What the SOS Distress Signal Stands For

Daven Hiskey 15
Today I found out what SOS stands for.

It is commonly held that SOS is an acronym for “Save Our Ship” and thus often written “S.O.S.”.  Interestingly though, SOS actually stands for nothing at all.  It’s not an acronym for anything, which is why it is incorrect to put full stops between each letter.

So why was SOS chosen to signify a distress signal?  The thought was that SOS, in Morse code signified by three dots, three dashes, then three dots, could not be misinterpreted as being a message for anything else.  Also, being sent together as one string (with no stops), it could be sent very quickly and needing very little power to transmit.  As the 1918 Marconi Yearbook of Wireless Telegraphy and Telephony notes, “This signal [SOS] was adopted simply on account of its easy radiation and its unmistakable character.  There is no special significance in the letters themselves…”

Bonus Facts:

  • The SOS signal was created and adopted as the universal international distress signal at the 1906 Berlin Radiotelegraphic Conference.
  • In 1909, T.D. Haubner of the SS Arapahoe became the first person to use the SOS distress signal call.  The ship he worked on had lost its screw near the Diamond Shoals which are also known as the “Graveyard of the Atlantic”.  Interestingly, a few months later Haubner, still working on the SS Arapahoe, received the world’s second SOS call; this one sent from the SS Iroquois.  So he was the first sender and the second receiver.
  • The signal “SSS” was adopted during WWII when the emergency was caused by a submarine attack.  This was to let any potential rescuing ships know there was a hostile submarine in the region.
  • The creator of the S.O.S pads wife thought that the SOS signal stood for “Save Our Ships”, which inspired her to name her husband’s cleaning pads S.O.S, standing for “Save Our Saucepans“.
  • The SOS standard signal for distress was preceded by the standard “CQD” signal which meant literally: CQ: general call or “all stations”; D: Distress.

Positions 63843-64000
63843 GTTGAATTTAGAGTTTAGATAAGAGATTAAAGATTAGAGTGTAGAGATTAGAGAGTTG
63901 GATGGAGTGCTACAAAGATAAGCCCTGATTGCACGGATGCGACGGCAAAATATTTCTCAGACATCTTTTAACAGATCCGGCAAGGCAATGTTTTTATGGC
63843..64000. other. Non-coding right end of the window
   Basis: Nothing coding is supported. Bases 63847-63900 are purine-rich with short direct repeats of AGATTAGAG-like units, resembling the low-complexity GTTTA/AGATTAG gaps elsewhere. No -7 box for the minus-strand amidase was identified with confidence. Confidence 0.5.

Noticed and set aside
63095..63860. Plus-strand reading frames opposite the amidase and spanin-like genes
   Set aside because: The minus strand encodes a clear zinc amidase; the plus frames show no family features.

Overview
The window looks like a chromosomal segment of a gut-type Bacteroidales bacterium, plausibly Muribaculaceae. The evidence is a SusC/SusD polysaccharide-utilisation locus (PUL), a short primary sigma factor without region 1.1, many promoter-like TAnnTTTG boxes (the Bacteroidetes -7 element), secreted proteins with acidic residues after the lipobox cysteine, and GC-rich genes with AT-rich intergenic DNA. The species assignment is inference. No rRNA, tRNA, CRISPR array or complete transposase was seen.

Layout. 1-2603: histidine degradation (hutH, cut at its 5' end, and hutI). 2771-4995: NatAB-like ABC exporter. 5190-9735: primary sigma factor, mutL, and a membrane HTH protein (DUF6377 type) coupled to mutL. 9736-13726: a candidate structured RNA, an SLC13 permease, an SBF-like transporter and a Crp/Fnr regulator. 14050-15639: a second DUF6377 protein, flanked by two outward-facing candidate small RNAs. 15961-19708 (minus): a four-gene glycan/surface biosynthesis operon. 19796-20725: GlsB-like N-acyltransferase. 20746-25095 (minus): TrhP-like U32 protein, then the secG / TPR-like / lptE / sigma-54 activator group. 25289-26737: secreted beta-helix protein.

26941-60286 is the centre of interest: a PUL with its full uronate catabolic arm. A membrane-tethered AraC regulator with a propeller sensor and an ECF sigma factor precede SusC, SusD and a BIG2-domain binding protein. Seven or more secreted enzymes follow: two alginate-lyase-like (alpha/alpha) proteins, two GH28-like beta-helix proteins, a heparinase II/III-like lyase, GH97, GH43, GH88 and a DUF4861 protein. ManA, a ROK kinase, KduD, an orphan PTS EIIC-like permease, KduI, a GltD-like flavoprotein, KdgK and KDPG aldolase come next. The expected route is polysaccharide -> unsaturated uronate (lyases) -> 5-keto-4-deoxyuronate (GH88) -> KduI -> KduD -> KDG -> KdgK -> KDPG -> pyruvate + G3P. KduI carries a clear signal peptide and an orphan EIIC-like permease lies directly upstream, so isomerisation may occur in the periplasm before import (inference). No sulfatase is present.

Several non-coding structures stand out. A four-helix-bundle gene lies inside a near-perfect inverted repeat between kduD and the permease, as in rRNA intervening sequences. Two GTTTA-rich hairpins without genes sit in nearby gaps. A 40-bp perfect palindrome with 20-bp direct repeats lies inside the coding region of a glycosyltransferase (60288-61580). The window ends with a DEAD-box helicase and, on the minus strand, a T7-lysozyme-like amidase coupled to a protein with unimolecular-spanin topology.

• The Titanic’s radio officer Jack Phillips first used the old standard “CQD”  to call for help.  He transmitted “CQD” six times followed by the Titanic’s call letters “MGY”.  He later interspersed “SOS” in with the “CQD” messages, at the suggestion of junior radio officer Harold Bride.
  • Interestingly Marconi, of the Marconi Company who had originally suggested “CQD” for a distress signal, was waiting in New York to return to England on the Titanic.

Expand for References:

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15 Comments »

  1. HomeList December 28, 2010 at 8:43 pm - Reply

    Very interesting. I always thought it stood for Save Our Ship. I never even considered Morse code origins though.

  2. Brian Epstein December 29, 2010 at 2:53 am - Reply

    Damn, I always assumed it stood for Save Our Souls. Makes sense…

  3. swedishhighball April 29, 2011 at 6:24 pm - Reply

    SOS stands for nothing. It was used by code senders because it was the easiest
    three letters to send. It consistes of 3 dots, three dashes, three dots.

    …—…
    s o s

  4. swedishhighball April 29, 2011 at 6:28 pm - Reply

    On the above posting it looks like three dots and one dash. O in morse code is three dashes.

    … – - -…

  5. Johnn T. September 23, 2012 at 6:34 pm - Reply

    Alright; I need to clear some things up here.
    The Cunard liner SS Slovenia was the first ship to send SOS. The Arapahoe was the first American ship to send SOS.
    Harold Bride was the assistant wireless operator on Titanic, not Carpathia.
    And CQ was already in use as an “all stations” call, Marconi simply added the D to make the call a general emergency call, D signifying distress.
    But not bad for a college boy I guess.

    • Daven Hiskey
      Daven Hiskey September 24, 2012 at 11:54 am - Reply

      @Johnn T. References?

  6. Kevin March 19, 2013 at 9:42 am - Reply

    I always thought it meant Stranded On Shore

  7. Patrick September 5, 2013 at 7:49 am - Reply

    Harold Bride was the other wireless operator in Titanic, not SS Carpathia as stated.

    • Daven Hiskey
      Daven Hiskey September 5, 2013 at 11:32 am - Reply

      @Patrick: Correct. Thanks for catching that. :-) The confusion was that after being rescued by the Carpathia, Bride temporarily became one of the wireless operators aboard the Carpathia as they had a lot of things to transmit and needed the extra help.

  8. Colby October 4, 2013 at 6:43 pm - Reply

    Stuck Out Stranded

    Was my original thought. For 17 years. :p

  9. Peter Wood Jenkins November 1, 2013 at 10:38 am - Reply

    It\s well known to be an Acronym, for Save Our Souls. So nothing will change that for me.

    Speaking as one who gave out an S.O.S. when our yacht got into trouble off of England, .

    To say it stands for nothing is daft, it’s a distress signal, and it’s only given when you get in dire danger.

    So it would be better if you re learn something today yes it is an acronym .

    • MarcoC March 4, 2014 at 2:03 pm - Reply

      It’s not. I have known that forever and it’s well documented. “Save Our Souls” would be a silly call anyway. As the article stated, it’s its morse structure that makes it effective.

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